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Fungal resistance of smoke-dried Cryptomeria japonica wood
1998 - IRG/WP 98-40118
Performance of smoke dried wood on fungal resistance was studied. The maximum temperature of the smoke seasoning was 80-90°C in the drying room and 70-80°C within the wood for 6 days during the treatment for 15 days. Decay resistance of smoke-dried Cryptomeria japonica wood was evaluated using a brown rot fungus, Tyromyces palustris. Weight losses of untreated wood, smoke-dried wood, and smoke-d...
K Yamamoto, I Momohara, T Nishimura


Proposal for further work on accelerated ageing
1988 - IRG/WP 2314
M-L Edlund


Thermal treatment of wood: European Processes and their background
2002 - IRG/WP 02-40241
Recent efforts on thermal treatment of wood lead to the development of several processes introduced to the European market during the last few years. The total production capacity of heat treated wood in 2001 is estimated as approx. 165.000 m3. In the paper the different heat processes are presented. The general technology as well as scientific data on the chemical transformation of the cell wall ...
H Militz


Durability of pine modified by 9 different methods
2004 - IRG/WP 04-40288
The decay resistance was studied for pine modified by nine methods of wood modification: 1) Acetylation, 2) Treatment with methylated melamine resin (MMF), 3) Acetylation followed by post-treatment with MMF-resin, 4) Thermal modification, 5) Furfurylation, 6) Maleoylation (using water solution of MG or ethanol solution of maleic anhydride), 7) Succinylation, 8) NMA-modification and 9) modification...
M Westin, A O Rapp, T Nilsson


A direct method for testing plywood and particle boards against fungal decay
1984 - IRG/WP 2214
A method directly inspired from the French standard testing method of the resistance of particle boards against fungal decay (AFNOR N° 51.295 May 1980) is described. But in that experimentation, the infestation is localized and realized in non sterile conditions. Small blocks of Fagus sylvatica (60 x 20 x 10 mm³) used as " inoculates " are infested with basidiomycetes, in Kolle flask for 4 to 6 ...
L N Trong


Direct measurement of fluid flow within wood
1986 - IRG/WP 2248
The problematics of fluid flow mechanism within wood using a permeability concept are highlighted, and the non-feasibility of a practical and versatile model is explained. An alternative method using a negative temperature coefficient thermistor to measure flow velocity directly is presented. The method has been verified in living trees and shows extreme sensitivity for flow above 1 meter/hour. Fo...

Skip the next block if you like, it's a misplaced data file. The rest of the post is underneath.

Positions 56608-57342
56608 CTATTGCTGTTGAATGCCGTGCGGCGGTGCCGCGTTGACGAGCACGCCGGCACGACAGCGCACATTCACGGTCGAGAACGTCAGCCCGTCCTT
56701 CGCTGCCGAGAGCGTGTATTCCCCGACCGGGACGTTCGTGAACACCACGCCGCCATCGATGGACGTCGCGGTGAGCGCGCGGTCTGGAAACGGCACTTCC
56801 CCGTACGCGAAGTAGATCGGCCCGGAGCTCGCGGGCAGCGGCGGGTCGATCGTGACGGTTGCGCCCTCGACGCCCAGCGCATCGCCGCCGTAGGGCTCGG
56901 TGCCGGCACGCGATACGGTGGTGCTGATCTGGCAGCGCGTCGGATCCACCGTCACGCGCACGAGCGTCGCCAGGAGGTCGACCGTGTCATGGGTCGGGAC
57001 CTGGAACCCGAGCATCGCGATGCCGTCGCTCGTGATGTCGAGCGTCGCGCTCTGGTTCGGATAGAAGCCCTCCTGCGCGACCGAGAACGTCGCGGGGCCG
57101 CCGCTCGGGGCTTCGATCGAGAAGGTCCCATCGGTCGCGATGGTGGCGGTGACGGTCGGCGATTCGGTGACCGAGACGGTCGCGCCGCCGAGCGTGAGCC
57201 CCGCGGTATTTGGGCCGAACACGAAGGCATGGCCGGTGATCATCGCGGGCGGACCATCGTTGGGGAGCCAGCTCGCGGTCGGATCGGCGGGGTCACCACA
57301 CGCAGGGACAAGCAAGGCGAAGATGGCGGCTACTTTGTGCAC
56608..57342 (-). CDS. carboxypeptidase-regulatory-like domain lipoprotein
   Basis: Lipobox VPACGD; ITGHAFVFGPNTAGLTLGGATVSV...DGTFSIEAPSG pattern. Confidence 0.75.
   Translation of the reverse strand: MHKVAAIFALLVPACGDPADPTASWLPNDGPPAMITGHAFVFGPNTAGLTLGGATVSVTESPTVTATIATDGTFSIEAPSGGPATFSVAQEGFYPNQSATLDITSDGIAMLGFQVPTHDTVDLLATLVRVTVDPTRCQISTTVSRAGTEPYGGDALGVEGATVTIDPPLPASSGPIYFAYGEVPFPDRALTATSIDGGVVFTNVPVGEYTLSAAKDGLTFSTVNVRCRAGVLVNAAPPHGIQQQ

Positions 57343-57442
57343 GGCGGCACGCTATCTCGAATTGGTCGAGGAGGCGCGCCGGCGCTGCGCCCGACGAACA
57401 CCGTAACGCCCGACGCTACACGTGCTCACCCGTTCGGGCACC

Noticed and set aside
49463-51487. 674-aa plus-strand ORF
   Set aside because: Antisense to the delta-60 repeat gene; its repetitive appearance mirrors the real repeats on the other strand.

J P Hösli


A direct basidiomycetes test methodology. Report on an EWPM ring test
1988 - IRG/WP 2306
Results of an EWPM-ring test using a direct basidiomycetes test methodology are reported. The test is caracterized by using big test blocks and infestation by infected wood under unsterile conditions. The test procedure needs further development work, but the results are so promising that co-operation with CEN and EHC is initiated with the purpose of recognition and standardization....
B Jensen


Plastic-coated marine piling in Los Angeles Harbour
1984 - IRG/WP 4105
G Horeczko


Developments in wood preservation processing techniques in New Zealand
1980 - IRG/WP 3143
P Vinden, A J McQuire


The Effect of Heat on the Retention of Ammoniacal Copper Quat (ACQ-AB) onto Scots Pine (Pinus Sylvestris L.) Wood
2008 - IRG/WP 08-40390
In this study, the sapwood of Scots pine (Pinus sylvestris L.) were treated with ammonical copper quat type (ACQ-AB), which is one of the environmentally friendly wood preservatives, by using soaking method as a functions of various temperatures and time. The results indicated that the retention behaviour of ACQ onto the wood was considerably affected by temperature of ACQ solution and treatment t...
M Hakki Alma, A Mukremin Kara


Radio frequency heating times for sterilization radiata pine solid piles
2017 - IRG/WP 17-40815